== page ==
The two main characters are a bit stereotypical: Lynley is a bit too hard edged, especially considering how intelligent he is (in a recent PBS Mystery episode, "The Word of G-d", he asks a pivotal character how he should act when portraying a potential buyer of a stolen page from an ancient holy book; the character tells him that he needs to appear erudite and friendly, but brusque and no-nonsense, to which Lynley replies, quite tongue-in-cheek, "I can do that!"), while his partner, Havers, is a little too wimpy, considering her position (cops all over the world are given basic self-defense courses; in the same episode, Havers is knocked over while making a bad attempt at stopping a guy from running away).
However, the plots are well-constructed, and the pace is brisk to the point that you think you're on a roller coaster! I usually feel "cheated" at the seemingly predictable end, but I enjoyed it up to that point (at the end of the aforementioned episode, Lynley is taken away by four plain-clothes cops for abuse of power; utter nonsense! If anything, his tactics are textbook FBI/Scotland Yard!).
The only real problem I have with the show is that the characters speak too quickly (not even the closed captioning can keep up!), and, to my American ear, none too clearly!
Don’t let anyone fool you. This series is excellent for so many reasons. Critics of Elizabeth George are mostly irritated that an American is writing stories that center around British life and not sticking to stories that are oriented with American life. The gall! How dare she! Well, she should--she’s damn good at it. The main characters of the series are compelling. It’s difficult in this day and age to watch a show and actually care about the lives of the characters. I’m so tired of seeing hard-ass characters that are all tough, ruthless, vacuous and raw. Lynley and Havers are the first characters I’ve seen (other than CSI) that capture their balancing act of normal human vulnerability, private-life issues and personal foibles while constantly dealing with the most horrific crime scenarios and sometimes obtuse bosses and/or co-workers. I can only hope that more episodes will be produced.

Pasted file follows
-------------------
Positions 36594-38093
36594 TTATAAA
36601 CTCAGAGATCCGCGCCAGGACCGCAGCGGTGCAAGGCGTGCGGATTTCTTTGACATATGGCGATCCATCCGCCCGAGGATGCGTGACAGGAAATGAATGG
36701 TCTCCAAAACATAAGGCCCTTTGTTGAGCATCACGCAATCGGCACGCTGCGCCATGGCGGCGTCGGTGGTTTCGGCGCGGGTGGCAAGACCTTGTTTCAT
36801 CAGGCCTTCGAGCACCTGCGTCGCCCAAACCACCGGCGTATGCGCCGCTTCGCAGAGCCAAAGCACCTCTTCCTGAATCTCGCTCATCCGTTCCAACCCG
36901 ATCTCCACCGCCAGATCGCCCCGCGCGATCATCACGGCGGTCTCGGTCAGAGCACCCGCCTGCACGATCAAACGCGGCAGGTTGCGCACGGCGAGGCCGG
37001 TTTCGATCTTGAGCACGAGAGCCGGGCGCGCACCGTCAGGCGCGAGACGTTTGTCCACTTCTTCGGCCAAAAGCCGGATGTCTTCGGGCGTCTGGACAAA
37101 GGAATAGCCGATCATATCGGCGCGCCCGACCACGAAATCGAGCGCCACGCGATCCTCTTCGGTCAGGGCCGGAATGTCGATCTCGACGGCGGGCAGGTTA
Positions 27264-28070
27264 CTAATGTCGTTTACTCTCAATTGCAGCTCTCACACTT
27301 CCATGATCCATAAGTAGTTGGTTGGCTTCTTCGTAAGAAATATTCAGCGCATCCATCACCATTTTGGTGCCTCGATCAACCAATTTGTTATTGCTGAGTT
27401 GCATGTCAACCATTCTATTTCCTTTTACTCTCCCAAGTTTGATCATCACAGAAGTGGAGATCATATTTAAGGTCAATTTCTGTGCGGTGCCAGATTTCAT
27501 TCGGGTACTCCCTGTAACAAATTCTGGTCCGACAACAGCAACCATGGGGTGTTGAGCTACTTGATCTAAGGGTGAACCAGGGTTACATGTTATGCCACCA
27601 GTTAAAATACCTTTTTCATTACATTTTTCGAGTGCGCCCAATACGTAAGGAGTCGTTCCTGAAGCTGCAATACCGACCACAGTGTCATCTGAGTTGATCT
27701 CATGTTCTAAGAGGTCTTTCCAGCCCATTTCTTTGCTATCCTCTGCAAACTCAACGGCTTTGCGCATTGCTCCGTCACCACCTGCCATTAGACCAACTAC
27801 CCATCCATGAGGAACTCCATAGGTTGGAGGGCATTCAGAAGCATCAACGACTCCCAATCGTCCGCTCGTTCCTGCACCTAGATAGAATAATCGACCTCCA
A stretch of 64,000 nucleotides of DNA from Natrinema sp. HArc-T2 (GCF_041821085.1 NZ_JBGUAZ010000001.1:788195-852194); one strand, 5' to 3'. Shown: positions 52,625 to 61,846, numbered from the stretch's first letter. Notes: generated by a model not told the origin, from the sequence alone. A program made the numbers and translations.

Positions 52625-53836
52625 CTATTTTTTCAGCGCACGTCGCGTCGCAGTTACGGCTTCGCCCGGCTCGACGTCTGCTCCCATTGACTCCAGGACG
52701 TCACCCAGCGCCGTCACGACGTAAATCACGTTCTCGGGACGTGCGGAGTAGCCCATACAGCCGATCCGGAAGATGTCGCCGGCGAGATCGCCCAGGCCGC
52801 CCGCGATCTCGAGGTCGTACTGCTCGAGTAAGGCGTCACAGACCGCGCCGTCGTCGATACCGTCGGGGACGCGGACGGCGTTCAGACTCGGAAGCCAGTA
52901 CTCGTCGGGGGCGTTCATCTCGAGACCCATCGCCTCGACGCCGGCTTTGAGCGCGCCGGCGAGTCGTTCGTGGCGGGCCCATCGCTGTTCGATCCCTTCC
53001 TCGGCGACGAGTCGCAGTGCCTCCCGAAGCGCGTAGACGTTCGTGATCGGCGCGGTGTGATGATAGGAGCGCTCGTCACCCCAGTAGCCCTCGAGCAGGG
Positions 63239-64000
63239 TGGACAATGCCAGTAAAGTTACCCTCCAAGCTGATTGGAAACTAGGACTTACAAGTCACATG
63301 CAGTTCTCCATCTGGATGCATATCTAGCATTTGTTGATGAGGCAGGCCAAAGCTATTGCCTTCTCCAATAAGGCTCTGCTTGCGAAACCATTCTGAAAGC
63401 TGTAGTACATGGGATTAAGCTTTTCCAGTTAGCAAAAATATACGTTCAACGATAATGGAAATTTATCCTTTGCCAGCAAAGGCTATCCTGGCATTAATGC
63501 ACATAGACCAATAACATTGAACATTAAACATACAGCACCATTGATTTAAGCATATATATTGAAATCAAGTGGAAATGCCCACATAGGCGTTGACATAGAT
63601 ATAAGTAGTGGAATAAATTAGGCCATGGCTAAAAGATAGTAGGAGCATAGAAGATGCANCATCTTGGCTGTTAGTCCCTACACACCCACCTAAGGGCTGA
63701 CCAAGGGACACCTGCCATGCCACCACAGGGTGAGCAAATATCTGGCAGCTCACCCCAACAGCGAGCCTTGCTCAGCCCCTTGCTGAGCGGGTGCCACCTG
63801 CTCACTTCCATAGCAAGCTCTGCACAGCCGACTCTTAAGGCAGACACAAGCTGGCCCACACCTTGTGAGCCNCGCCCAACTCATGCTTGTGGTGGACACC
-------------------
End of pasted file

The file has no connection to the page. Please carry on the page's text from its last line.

This is probably the first time I've connected with a female on TV. I tend to lean toward the male characters. But Sharon Small does a fantastic job in this.
The first series was terrific. Lots of growing pains with the two leads getting to know each other. But as time went on, it seemed to fall into a rut with Havers clashing with the male police officers, and Lynley butting heads with her over procedure and her attitude.
But he trusts her, even though it takes her some time to realize it. I like how unsure she is and how much his approval means to her. There's a lot of depth in this show. I really enjoy exploring that.
I've really tried to like Inspector Lynley but it's become so repetitive now that it's even more boring than it was when it first started. Nathaniel Parker couldn't act his way out of a paper bag and his lack of chemistry with Sharon Small (the worst cockney accent since Dick Van Dyke) makes the whole "will they, won't they?" unresolved sexual tension laughable. And how many times can Lynley investigate a murder that’s linked to a friend, colleague, acquaintance or relative? Does anyone out there really believe that police officers are allowed to do that? Totally rubbish. The only positive thing I have to say is that this dim-witted series is a fair reflection of Elizabeth George’s appalling books – an American view of English life that has no grounding in reality. Time to retire the dear old Inspector to the House of Lords where he can snooze away in peace.
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